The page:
(in chronological order)

Albrecht Dürer:
Self-portrait as an Ecce Homo, c.1500

Leonardo da Vinci:
Self-portrait, c.1512

Rembrandt van Rijn:
Self-portrait, 1659

Vincent van Gogh:
Self-portrait with bandaged ear, 1889

Pablo Picasso:
Self-portrait, 1901

Egon Schiele:
Self-portrait, 1911

Max Beckmann:
Self-portrait with glass of champagne, 1919

Frida Kahlo:
The broken column (Self-portrait), 1944

Francis Bacon:
Self-portrait, 1971

Jean-Michelle Basquiat:
Self-portrait, 1982


“The broken column (self-portrait)”

1944, oil on canvas, Museo Dolores Olmedo, Mexico

© Artists Rights Society (ARS), New York/VG Bild-Kunst, Bonn

Frida Kahlo: “The Broken column (self-portrait)"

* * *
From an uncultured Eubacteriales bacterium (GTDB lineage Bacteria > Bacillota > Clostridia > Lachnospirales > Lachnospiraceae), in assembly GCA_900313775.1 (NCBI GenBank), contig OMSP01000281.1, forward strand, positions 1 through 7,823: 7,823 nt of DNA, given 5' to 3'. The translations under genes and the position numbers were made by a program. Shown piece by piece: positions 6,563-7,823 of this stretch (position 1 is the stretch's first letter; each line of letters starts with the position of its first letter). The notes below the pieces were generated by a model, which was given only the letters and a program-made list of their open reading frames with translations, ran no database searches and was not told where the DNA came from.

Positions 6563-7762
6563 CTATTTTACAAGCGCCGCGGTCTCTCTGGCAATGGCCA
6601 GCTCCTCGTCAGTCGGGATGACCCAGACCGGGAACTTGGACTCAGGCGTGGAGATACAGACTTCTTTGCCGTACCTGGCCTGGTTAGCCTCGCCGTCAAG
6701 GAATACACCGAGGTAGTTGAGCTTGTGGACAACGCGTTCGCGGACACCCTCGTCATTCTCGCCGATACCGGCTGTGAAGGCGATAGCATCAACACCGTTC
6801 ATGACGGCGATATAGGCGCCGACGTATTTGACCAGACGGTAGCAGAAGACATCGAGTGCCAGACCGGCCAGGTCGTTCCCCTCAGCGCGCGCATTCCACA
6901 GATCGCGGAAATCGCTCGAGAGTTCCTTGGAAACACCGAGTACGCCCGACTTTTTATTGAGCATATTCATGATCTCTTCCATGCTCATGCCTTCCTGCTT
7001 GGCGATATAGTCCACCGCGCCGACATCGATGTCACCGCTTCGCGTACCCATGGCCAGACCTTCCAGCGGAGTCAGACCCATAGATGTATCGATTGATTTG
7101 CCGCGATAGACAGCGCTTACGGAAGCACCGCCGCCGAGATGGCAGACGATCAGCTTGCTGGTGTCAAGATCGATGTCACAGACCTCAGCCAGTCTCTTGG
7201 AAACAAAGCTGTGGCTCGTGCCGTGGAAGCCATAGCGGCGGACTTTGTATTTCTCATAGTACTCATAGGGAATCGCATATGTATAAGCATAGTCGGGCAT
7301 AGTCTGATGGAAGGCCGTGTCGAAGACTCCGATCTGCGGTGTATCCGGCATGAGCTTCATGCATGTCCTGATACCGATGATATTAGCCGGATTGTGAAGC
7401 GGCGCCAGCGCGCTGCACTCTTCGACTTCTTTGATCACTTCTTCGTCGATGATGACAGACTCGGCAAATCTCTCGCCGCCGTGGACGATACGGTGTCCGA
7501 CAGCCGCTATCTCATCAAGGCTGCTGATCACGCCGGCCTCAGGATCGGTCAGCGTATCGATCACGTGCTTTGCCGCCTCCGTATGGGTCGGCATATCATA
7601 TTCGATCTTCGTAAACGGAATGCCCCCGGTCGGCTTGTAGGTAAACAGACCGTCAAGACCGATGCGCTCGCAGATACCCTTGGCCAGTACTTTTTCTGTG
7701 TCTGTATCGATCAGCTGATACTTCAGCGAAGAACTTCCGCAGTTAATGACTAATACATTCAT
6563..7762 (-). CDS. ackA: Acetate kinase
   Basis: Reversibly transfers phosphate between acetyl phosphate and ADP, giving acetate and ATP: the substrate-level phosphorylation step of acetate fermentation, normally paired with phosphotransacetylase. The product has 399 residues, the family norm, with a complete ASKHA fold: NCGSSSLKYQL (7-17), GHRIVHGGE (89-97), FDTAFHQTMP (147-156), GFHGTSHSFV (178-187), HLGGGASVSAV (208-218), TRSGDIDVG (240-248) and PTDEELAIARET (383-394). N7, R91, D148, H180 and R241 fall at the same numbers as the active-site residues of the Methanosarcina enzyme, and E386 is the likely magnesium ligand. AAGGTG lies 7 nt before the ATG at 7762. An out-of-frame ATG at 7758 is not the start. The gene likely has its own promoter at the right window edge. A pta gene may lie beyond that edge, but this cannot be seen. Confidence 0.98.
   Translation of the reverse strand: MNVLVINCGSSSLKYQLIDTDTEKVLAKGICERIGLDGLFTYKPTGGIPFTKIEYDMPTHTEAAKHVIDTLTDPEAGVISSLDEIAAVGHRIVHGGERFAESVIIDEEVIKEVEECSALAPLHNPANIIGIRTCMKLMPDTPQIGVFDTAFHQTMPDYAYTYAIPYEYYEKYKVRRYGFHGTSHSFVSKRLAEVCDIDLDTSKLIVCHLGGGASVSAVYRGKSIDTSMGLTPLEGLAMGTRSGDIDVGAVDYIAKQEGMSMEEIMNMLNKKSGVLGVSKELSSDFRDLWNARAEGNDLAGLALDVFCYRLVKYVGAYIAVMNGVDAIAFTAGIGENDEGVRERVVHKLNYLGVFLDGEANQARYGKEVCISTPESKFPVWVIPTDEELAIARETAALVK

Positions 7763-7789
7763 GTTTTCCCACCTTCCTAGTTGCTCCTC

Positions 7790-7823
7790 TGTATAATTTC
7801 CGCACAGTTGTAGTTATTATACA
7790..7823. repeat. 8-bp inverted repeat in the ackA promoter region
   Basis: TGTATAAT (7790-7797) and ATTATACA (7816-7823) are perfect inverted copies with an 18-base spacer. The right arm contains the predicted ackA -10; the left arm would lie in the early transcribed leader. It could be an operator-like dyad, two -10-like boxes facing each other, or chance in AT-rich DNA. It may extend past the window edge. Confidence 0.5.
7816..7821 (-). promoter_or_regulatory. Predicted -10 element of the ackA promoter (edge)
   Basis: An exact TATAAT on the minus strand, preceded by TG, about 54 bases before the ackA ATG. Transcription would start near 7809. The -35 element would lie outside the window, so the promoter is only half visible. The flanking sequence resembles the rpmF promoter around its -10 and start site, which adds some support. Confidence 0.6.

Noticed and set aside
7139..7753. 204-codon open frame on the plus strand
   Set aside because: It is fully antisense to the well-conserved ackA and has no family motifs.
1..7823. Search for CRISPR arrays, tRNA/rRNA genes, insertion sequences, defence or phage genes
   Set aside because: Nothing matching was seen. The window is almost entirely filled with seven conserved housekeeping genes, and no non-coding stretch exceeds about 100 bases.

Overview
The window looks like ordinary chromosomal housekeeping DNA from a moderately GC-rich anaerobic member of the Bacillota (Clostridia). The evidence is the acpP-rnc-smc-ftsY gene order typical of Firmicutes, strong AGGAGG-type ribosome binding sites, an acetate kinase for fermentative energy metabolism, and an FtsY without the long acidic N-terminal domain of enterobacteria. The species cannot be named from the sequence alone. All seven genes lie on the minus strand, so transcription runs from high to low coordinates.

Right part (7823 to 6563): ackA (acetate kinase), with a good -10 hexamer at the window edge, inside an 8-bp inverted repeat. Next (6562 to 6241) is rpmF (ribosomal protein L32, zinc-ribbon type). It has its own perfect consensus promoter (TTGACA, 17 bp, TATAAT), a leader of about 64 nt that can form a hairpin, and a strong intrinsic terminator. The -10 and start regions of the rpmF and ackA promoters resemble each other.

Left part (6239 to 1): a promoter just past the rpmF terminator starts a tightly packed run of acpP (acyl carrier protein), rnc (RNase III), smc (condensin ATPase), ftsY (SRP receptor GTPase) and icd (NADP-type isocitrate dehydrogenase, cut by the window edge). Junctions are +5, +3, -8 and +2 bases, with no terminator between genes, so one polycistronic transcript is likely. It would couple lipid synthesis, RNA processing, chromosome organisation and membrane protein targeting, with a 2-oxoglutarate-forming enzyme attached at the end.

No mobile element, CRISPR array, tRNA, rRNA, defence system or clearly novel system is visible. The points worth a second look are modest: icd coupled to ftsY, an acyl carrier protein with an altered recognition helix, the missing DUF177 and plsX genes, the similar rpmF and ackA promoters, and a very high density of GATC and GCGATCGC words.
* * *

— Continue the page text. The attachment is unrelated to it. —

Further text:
On September 17th, 1925, a 17 years old Mexican girl called Frida Kahlo was almost killed in a terrible bus accident. She did not died, but the violent crash had terrible sequels, breaking her spinal column, pelvis, and right leg. It also damaged her uterus, causing her to lose her reproductive ability.

“The broken column” is a ruthless testimony of the suffering that accompanied Frida for all her life. The artist has depicted herself with her nude torso surrounded by a brutal body cast, while a cruel breach in his body allows us to observe how a stone column -broken into several pieces- is replacing her spinal column, symbolizing the consequences of the terrible bus accident. In addition, Frida has exaggerated her "ugliness", highlighting her extremely joined eyebrows and the hair over her mouth. When we talked about Rembrandt's self-portraits, we pointed that the artist had shown no mercy for himself, representing his figure in a honest, stoical manner. Very different is the style of Frida, whose self-portraits can be considered as quiet but terrible moans.


Share |

All Rights Reserved

RSS Feeds | Site Map | About Us | Manifesto | Contact | Terms of Use | Art Links | © theartwolf.com